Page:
When asked to narrate a few memorable events in his debating career, he stressed. “It’s so hard to pick one. During the summer of June 2013, we participated in AIUB and had miraculously managed to lose 5 out of the 6 rounds. Seeing our astounding incapacity, our seniors reproved us.” He let out a small chuckle recalling the incident. “At that point, the frustration of not performing had made me decide never to debate again. However, another tournament in Chittagong was announced. Resolute to end my debate career, I decided Chittagong to be my last shot at redemption. Much to my expectations, we lost the first round on the first day. But quite surprisingly we won the remaining 5 rounds. We went on to be the champions of the tournament and me the best speaker. However glorious a point it was in my otherwise seemingly stagnant year in debating, it wasn’t winning that made me want to stay. It was how happy my seniors were upon my victory. It rekindled the sense of connectivity and community that had first resonated with me when I joined the club.”

Fardeen then elaborated his affiliation with BDC. “after the tournament, Bangladesh Debating Council reached out to me to be the University representative who would groom debaters in schools. Being a part of BDC introduced me to a new horizon of debate to which I was completely unfamiliar with. It soon integrated me in the process of making debate motions, what goes on behind-the-scenes in conducting debates and many other intrinsic logistics associated with it. This is something that I found wildly fascinating. Also, when I was a member of BDC, I experienced the debating community at the pinnacle of its talent. The brightest minds of debating at that time taught me more about the multilateral aspects of debating that truly makes it outstanding. Although the thing that stuck with me the most was the immense sense of compassion the adjudicators bode for the community. Every single one of them willingly sacrificed their weekends to adjudicate debates without any monetary output. It was heartwarming to see the love they bore for debate”.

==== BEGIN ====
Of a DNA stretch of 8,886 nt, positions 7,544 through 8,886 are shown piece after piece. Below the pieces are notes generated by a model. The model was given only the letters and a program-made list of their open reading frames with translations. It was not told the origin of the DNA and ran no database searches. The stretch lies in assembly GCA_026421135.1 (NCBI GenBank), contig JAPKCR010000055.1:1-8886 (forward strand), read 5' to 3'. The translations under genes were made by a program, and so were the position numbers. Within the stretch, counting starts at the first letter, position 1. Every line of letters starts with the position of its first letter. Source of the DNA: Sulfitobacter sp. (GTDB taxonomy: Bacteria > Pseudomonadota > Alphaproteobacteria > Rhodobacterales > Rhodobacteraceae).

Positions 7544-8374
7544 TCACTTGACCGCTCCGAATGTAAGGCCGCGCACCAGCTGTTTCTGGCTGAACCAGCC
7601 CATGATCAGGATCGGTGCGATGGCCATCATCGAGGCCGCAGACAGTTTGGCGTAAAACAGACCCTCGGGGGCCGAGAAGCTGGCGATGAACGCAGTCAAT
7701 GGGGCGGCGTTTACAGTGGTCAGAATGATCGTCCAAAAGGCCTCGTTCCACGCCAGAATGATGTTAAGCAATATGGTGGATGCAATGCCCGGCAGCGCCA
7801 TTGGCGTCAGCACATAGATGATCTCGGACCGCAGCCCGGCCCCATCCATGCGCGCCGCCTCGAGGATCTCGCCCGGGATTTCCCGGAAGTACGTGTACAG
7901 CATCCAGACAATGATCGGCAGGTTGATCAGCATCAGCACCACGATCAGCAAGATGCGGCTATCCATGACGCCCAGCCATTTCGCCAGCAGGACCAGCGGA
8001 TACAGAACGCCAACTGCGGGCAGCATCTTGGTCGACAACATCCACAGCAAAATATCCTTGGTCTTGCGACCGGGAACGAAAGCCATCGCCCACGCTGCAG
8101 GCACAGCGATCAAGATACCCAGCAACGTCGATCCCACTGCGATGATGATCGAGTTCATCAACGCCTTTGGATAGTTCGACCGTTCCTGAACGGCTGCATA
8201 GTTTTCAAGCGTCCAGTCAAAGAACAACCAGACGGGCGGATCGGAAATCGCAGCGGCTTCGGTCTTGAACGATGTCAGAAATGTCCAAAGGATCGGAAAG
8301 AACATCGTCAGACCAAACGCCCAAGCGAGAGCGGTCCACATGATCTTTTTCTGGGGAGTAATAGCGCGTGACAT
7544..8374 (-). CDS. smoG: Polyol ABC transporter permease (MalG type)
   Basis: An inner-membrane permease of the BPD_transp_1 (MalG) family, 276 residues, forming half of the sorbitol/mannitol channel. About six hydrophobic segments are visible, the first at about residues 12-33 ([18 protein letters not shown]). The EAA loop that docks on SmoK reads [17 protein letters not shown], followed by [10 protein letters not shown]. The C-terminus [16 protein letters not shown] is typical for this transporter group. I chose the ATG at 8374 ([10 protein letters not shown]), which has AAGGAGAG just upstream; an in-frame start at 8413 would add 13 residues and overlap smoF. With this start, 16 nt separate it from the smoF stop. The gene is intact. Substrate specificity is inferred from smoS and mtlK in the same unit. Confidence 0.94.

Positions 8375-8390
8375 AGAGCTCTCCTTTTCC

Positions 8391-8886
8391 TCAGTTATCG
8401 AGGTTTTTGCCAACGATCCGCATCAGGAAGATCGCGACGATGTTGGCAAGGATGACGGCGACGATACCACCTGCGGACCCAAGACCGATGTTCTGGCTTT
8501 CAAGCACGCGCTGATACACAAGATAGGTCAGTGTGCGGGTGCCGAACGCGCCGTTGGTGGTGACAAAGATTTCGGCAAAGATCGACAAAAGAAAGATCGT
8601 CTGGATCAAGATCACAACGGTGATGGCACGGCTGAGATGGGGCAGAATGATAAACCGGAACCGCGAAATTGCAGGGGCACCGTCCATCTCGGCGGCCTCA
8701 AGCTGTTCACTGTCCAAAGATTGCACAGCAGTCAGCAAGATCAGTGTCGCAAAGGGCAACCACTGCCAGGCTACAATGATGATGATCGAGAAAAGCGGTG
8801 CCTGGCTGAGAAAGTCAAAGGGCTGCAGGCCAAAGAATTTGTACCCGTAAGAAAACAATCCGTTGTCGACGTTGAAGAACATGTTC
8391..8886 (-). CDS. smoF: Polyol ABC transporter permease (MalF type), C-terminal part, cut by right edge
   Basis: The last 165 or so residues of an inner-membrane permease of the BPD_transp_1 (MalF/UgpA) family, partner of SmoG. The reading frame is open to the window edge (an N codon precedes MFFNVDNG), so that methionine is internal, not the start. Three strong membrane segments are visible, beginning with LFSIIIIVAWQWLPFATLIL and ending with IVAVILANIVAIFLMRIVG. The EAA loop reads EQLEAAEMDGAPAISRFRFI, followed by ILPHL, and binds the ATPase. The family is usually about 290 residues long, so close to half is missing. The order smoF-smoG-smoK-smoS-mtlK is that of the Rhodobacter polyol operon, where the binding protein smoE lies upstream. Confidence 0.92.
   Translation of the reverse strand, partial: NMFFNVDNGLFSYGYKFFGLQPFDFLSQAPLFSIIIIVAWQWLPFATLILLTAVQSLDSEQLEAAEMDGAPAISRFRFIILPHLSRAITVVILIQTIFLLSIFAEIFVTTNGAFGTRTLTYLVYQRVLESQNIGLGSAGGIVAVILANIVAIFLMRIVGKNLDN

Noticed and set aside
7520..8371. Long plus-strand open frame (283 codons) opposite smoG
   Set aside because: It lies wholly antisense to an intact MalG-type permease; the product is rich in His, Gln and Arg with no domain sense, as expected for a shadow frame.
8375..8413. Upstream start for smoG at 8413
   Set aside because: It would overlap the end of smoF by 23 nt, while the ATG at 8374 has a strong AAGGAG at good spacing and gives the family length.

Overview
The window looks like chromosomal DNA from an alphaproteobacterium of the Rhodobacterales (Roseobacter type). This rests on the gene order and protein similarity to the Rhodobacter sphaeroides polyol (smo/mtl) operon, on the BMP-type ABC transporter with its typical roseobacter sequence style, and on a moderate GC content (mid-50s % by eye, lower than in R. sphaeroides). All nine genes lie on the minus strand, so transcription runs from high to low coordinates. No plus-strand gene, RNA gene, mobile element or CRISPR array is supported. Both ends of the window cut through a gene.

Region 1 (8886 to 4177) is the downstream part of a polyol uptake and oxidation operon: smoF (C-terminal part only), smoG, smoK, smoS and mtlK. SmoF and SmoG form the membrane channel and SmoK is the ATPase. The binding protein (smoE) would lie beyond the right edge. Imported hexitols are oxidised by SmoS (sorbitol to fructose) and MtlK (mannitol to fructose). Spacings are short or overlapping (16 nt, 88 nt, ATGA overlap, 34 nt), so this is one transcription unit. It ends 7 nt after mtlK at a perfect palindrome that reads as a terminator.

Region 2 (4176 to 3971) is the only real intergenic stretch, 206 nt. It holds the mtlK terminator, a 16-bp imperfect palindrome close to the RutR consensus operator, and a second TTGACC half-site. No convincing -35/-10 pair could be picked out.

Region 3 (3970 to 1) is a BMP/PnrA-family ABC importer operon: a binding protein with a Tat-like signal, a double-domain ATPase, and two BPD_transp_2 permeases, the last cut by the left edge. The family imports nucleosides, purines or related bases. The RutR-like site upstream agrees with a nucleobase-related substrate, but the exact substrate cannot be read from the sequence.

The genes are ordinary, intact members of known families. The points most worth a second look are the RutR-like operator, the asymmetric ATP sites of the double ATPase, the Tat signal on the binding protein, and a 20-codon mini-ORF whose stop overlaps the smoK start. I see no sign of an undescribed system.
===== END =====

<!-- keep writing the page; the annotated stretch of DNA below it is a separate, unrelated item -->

Pausing a little, he spoke of debating after graduation “I started debating much late than usual. Hence, when I was about to graduate from University, I felt this aspect of my life still remained unventured and unfulfilled. By then I had won debating championship in India, was runners up in OIC and made it as a quarterfinalist in UADC. This also led me to divulge in different parts of the world such as India, Singapore, Indonesia, Greece, Italy and many more. Yet, to pacify this inconclusiveness, I registered as the debate coach in Scholastica. At that period, I was invited to adjudicate debate tournaments from around the world. I also began conducting pre-worlds and national camp, the two biggest debate events catering to Bangladesh’s high school children. And in 2017, I was administered as the president of Bangladesh Debating Council.”

He concluded with a few parting words about his journey and what role debating played in it. “I believe my goals and aspirations vary from those of a regular debater. I do admit winning tournaments was quite fun and games, but being integrated with this entity as a part of BDC and experiencing it’s intrinsic and fascinating logistics, debating morphed into something much more than just winning tourneys. It became more about presenting to school children a platform to express themselves. It became about encouraging debating throughout Bangladesh. Nothing will ever compare to seeing an idea expand to a triumphant execution. And giving school children this platform allows them to fall in love with debating the way I fell in love with it in my first year at University.”